The first time I met Mildred Council (Mama Dip), she made me mad.
She had come to the bookstore where I worked to sign copies of her first cookbook, “Mama Dip’s Kitchen.” She also brought a few items that she’d cooked up from the cookbook. One of them was her pecan pie.
That pie was the basis of my ire.
Petey laughs at me.
My class reunion was a year and a half ago, but it still makes me mad every time I think about it.
It’s a funny old world in which we live.
Three hundred years ago, a French farmer would trudge into the house for dinner after working all day, doing back-breaking labor to keep his little patch of soil productive, and food on his family’s table. His wife serves him hardy, soul-nourishing peasant food, made with cheap, handy ingredients and cooked for hours.
The day I brought Petey home from the hospital, we also brought home a bunch of stuff.
We had instructions and prescriptions. We had unguents, lotions and a couple of pairs of ugly, strangely-fitting yellow socks (Who was the foot model for those things anyway?). We also carried a big box full of gifts from his amazing, generous co-workers at Duke.
When I was 4, my family went to a Christmas party. The adults were in the living room, and the kids were in the rumpus room. I was just getting ready to go to the restroom when a surprise visitor showed up. It was Santa Claus!
You should have seen me. I was trussed up like a Christmas goose.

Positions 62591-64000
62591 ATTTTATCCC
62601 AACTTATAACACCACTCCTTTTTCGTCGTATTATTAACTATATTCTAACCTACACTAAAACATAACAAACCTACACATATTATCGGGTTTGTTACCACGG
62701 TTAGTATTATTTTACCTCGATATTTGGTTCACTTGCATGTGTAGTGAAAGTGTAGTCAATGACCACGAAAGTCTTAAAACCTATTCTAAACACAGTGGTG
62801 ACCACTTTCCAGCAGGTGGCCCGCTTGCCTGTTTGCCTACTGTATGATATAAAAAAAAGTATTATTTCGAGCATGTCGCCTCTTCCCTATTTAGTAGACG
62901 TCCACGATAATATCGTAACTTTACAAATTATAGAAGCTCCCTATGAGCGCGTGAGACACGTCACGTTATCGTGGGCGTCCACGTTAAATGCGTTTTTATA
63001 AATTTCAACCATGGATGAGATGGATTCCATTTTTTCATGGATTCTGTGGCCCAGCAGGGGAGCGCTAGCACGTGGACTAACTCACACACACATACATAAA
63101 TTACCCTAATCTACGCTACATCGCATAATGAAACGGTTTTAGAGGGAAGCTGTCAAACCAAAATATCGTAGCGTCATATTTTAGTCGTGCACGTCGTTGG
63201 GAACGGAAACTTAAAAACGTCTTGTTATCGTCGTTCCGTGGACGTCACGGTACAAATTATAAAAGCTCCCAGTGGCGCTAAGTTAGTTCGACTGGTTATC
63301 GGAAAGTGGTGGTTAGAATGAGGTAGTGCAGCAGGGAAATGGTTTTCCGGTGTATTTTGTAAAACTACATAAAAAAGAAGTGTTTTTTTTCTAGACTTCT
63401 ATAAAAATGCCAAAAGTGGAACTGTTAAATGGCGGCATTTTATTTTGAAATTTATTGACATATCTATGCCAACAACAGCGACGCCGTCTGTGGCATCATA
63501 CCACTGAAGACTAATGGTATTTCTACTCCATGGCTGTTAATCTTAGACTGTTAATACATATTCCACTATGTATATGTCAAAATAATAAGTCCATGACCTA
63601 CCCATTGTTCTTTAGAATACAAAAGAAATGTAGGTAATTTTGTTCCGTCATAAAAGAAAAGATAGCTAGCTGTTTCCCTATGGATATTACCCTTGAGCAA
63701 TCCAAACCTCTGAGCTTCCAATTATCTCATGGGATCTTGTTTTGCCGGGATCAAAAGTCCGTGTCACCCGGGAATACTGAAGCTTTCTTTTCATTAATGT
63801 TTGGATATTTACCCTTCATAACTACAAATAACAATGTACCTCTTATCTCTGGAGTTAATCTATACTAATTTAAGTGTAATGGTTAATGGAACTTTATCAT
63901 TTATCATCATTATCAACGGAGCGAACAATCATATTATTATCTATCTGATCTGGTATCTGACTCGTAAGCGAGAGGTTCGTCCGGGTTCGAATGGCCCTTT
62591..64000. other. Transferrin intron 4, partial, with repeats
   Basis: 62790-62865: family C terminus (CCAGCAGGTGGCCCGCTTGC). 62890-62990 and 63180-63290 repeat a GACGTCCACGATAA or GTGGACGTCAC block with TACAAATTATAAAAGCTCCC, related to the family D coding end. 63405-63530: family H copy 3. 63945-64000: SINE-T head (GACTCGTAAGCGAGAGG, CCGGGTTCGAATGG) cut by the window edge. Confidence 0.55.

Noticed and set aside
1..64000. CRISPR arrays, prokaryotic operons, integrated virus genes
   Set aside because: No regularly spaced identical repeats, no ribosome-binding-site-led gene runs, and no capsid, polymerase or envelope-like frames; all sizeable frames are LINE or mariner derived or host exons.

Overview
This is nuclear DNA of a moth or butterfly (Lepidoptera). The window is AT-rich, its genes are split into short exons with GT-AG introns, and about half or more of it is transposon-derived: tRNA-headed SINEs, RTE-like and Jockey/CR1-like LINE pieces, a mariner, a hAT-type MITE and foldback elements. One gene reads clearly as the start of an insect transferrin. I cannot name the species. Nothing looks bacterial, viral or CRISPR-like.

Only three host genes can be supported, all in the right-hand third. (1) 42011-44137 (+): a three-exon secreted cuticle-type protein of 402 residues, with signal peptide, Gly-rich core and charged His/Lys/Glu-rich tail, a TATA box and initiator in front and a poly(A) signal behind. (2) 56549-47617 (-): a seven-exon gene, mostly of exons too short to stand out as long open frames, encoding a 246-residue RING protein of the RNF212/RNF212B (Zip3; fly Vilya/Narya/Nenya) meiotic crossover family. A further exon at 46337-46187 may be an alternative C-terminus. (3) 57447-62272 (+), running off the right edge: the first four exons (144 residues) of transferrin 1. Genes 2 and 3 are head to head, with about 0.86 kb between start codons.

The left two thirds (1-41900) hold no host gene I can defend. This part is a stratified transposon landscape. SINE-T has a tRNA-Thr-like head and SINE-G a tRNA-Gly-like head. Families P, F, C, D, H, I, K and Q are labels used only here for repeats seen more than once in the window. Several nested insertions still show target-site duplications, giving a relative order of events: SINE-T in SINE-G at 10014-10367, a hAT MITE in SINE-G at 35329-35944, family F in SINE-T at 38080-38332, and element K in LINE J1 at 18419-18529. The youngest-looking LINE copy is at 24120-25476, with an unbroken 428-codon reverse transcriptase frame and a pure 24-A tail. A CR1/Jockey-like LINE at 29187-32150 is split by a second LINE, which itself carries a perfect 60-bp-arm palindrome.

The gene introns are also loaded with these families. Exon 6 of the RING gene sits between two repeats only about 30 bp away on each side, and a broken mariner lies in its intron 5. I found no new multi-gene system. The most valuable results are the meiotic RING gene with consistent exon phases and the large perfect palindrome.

I wore a tent-sized apron, and next to my latex swathed hands was a spray bottle of Clorox Clean-up. My hair was tied back, and my glasses were acting as safety goggles. The only reason I wasn’t wearing a face mask is because I freak a wee bit when stuff covers my mouth and nose. But I was drawing infrequent, shallow, nervous breaths.
A couple of days ago I received a note from my niece, Susi:
“Can you do an article on green bean casserole? For 10 years I have been making it and for 10 years it does not turn out. Now it's a running joke to everyone that I'm going to bring this casserole that no one eats. This year is the year for me, I can feel it.”
So I asked The Kid if there was anything I should include in this week’s column; Thanksgiving with an emphasis on food safety. My little chef wrote this informative discourse:
“This holiday season, please don't kill your family.
I recently received a master’s degree at Duke.
It’s not really that impressive. It was obtained at the medical center, and the degree was in survival of the long-term hospital visitor.
Petey’s been a patient for a while at Duke. Every day he’s getting a little better, but for now, this is his home.
We’ve had dogs, hermit crabs and even a pet rock or two. But there is a standing rule -- no rodents allowed.
That’s because two giant, voracious mice already live here — Petey and The Kid. They can never, ever, get enough cheese.
Maybe it’s the dump truck-sized dog, or maybe it’s the two weird looking old people that live here, but in all the years we’ve owned our house we’ve had a cumulative total of about six kids come to our door, trick-or-treating.
I’ve got ’em all snowed.
When my mom is planning a special dinner, she asks me to prepare it. When I make it for Petey, he thinks he must have been a very good boy.
The thing is, my twice-baked potatoes might impress, but couldn’t be easier to produce.
I’m not a fan of Hemingway.
Growing up, I was something of a tomboy, and I still enjoy climbing the occasional tree. But Papa’s work is so testosterone-drenched that by the time I finished reading one of his short stories I’d have a 5 o’clock shadow, and need to get my prostate checked.
From start to finish it was a complete exercise in too darn much. Kroger had 10 boxes of Barilla whole wheat pasta on sale for $10. So I bought 10 boxes. Then I made dinner for Petey and me, using an entire 1 pound box. I don’t know what I was thinking.